One of the best ways to do this is to just say it. Taking an extra three seconds to say, "I hear what you're saying, but I'm gonna' push back for a second" or "okay, but let me tell you where I'm coming from." That may not seem like much, but it's soooo much better than just a blatant here's-why-you're-wrong.


Even if a conversation doesn't end in agreement, an attitude of gratefulness makes a huge impact. Reminding your friend - and yourself - of God's goodness can be a powerful way to keep your dialogue enjoyable and Godly. I'm serious! Why not just tell the person, "Gosh, I'm so glad God's got you in my life. Talks like this are good for me."

This is also helpful if you're not handling things well. If you're mad or confused or worried by the conversation, why not stop and pray? I can't think of a better way to get a talk back on point!


I've been leading worship for a long time. I can usually justify my ministry and music choices. But there are a few preaching giants out there that I would NEVER want to work with. Every one of these men are inspiring and awesome. I'd just prefer to be inspired from far off.


Washer is a late addition to the list. I haven't known about him for very long, and probably wouldn't know him at all if not for some good friends who share his stuff. And you know, I think I could probably pick a pretty solid set for a Washer sermon...I feel like I "get" what he wants to do when he preaches. I just know that my overall wretchedness and laziness would be obvious to a guy like him.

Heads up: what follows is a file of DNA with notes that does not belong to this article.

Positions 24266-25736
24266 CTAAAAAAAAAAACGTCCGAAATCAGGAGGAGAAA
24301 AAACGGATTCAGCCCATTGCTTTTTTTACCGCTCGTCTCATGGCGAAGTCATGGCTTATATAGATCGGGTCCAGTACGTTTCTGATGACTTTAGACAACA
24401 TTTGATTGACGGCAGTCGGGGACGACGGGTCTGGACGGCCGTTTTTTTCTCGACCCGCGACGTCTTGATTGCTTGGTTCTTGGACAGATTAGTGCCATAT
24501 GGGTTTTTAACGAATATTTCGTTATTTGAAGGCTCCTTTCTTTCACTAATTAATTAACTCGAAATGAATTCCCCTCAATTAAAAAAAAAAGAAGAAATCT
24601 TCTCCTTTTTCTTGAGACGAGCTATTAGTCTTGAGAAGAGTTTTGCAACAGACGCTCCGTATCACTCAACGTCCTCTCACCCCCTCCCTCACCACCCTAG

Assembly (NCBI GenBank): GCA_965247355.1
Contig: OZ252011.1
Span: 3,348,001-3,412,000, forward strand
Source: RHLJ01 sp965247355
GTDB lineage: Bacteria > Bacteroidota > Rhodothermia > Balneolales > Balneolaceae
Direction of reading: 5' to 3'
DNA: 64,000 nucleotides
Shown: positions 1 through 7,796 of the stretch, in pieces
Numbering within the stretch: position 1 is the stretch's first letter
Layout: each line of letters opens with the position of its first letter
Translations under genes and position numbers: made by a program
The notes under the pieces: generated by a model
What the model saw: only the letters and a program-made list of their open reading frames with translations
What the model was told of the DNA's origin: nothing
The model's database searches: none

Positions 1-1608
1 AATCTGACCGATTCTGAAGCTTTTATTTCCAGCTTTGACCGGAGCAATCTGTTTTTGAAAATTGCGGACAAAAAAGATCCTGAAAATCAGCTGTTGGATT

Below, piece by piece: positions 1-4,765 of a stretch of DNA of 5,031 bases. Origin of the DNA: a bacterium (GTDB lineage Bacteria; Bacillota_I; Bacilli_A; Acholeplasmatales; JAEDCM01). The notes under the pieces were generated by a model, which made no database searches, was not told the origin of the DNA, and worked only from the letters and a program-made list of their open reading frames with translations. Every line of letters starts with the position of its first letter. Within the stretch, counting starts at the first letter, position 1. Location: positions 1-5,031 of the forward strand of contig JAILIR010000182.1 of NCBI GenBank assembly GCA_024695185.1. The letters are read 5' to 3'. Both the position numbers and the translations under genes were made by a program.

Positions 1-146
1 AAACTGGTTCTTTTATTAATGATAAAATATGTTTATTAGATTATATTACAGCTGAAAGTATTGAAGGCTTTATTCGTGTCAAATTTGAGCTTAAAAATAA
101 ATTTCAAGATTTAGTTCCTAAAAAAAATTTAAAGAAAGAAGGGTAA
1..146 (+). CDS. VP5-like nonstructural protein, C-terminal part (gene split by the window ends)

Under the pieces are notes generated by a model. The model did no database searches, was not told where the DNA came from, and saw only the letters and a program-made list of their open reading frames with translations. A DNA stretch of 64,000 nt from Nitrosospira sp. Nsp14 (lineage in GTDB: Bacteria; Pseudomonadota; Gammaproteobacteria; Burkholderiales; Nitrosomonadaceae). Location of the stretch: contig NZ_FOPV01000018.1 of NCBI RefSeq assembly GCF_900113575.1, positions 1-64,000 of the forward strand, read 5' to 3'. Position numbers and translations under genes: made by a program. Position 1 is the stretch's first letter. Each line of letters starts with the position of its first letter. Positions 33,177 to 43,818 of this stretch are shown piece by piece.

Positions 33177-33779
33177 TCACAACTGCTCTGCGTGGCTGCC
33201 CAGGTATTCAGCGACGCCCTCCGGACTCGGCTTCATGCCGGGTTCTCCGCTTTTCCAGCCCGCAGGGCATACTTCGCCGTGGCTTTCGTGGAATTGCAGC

Washer seems like a pretty gentle dude. WHEN HE'S NOT PREACHING. The trouble with leading before Washer gets up is that I know I'm gonna' get so convicted I end up getting saved again. That dude's overall awesomeness makes me feel like the worst. Christian ever. Not his fault, by the way. He's just up there being awesome.


Personally, John Piper is a bit of a hero. If i had to list the most pivotal, life changing sermons I've heard, John Piper is on that list. A lot. Meeting him and sharing the platform with would be ah honor! But here's the problem: Piper will smack you down.

I've seen him do it. Somebody sings or preaches before him and he gets up and destroys you. Brilliantly, I might add. I have no doubt that Piper would pound the pulpit and begin to correct something Todd did wrong and I'd be off to the side weeping in embarrassment but at the same time thinking, "HE'S SO RIGHT. HE'S SOOOOO RIGHT!"


This guy is a giant in ministry. His commitment to the teaching of the Bible is unparalleled in this day. His book, Charismatic Chaos, was a real help to me as a teenager who was struggling with wanting "more" in worship. I believe the book gave me some skills that I still use to this day in processing worship expression.

I've heard his sermons and read a book, but other than that I know hardly anything about John MacArthur. But I do know this - HE LOOKS TOUGH. Doesn't he look like a guy who'd call you into his office and just stare at your for four minutes before grabbing your neck one-handed and then pinning you against the wall? I honestly don't believe he'd actually do it. But I don't want to find out for sure.



For starters, Voddie looks like he could bench press my car. I'd have a hard time leading before a guy who could rip my arms off and then beat me with them. But the real problem is that Voddie is a genius. Now, that may not bother you, but here's the deal - I'm an idiot. I imagine Voddie Baucham would want to talk some before the service and But he'd drop some theological truth bombs on me and then I'd have to ask him to explain it to me in simpler terms.

Voddie also does church way different that most of us. His views on children and youth ministry are bold and he does not shy away from confrontation when people press him on topics like that. I, on the other hand, feel that confrontation is the worst thing that can ever be experienced in this life, which means I'd immediately agree with Voddie and probably quit my job if he told me to do it.